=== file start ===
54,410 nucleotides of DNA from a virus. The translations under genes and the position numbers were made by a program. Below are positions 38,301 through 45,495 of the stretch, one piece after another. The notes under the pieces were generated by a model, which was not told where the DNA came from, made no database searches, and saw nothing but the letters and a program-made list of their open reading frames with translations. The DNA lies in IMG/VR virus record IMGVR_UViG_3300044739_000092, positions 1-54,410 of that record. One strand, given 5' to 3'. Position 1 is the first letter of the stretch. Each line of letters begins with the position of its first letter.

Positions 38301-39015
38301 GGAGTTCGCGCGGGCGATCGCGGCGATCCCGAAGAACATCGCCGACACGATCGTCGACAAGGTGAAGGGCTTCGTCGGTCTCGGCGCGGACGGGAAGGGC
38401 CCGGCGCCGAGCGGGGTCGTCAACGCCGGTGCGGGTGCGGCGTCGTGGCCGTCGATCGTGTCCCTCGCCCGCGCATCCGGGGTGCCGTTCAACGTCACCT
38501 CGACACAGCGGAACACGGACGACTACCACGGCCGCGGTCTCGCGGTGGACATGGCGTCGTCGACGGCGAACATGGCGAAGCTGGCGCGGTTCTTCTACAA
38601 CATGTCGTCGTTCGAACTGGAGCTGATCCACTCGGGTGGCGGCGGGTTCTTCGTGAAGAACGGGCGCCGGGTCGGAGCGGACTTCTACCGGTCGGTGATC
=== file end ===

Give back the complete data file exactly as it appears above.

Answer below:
54,410 nucleotides of DNA from a virus. The translations under genes and the position numbers were made by a program. Below are positions 38,301 through 45,495 of the stretch, one piece after another. The notes under the pieces were generated by a model, which was not told where the DNA came from, made no database searches, and saw nothing but the letters and a program-made list of their open reading frames with translations. The DNA lies in IMG/VR virus record IMGVR_UViG_3300044739_000092, positions 1-54,410 of that record. One strand, given 5' to 3'. Position 1 is the first letter of the stretch. Each line of letters begins with the position of its first letter.

Positions 38301-39015
38301 GGAGTTCGCGCGGGCGATCGCGGCGATCCCGAAGAACATCGCCGACACGATCGTCGACAAGGTGAAGGGCTTCGTCGGTCTCGGCGCGGACGGGAAGGGC
38401 CCGGCGCCGAGCGGGGTCGTCAACGCCGGTGCGGGTGCGGCGTCGTGGCCGTCGATCGTGTCCCTCGCCCGCGCATCCGGGGTGCCGTTCAACGTCACCT
38501 CGACACAGCGGAACACGGACGACTACCACGGCCGCGGTCTCGCGGTGGACATGGCGTCGTCGACGGCGAACATGGCGAAGCTGGCGCGGTTCTTCTACAA
38601 CATGTCGTCGTTCGAACTGGAGCTGATCCACTCGGGTGGCGGCGGGTTCTTCGTGAAGAACGGGCGCCGGGTCGGAGCGGACTTCTACCGGTCGGTGATC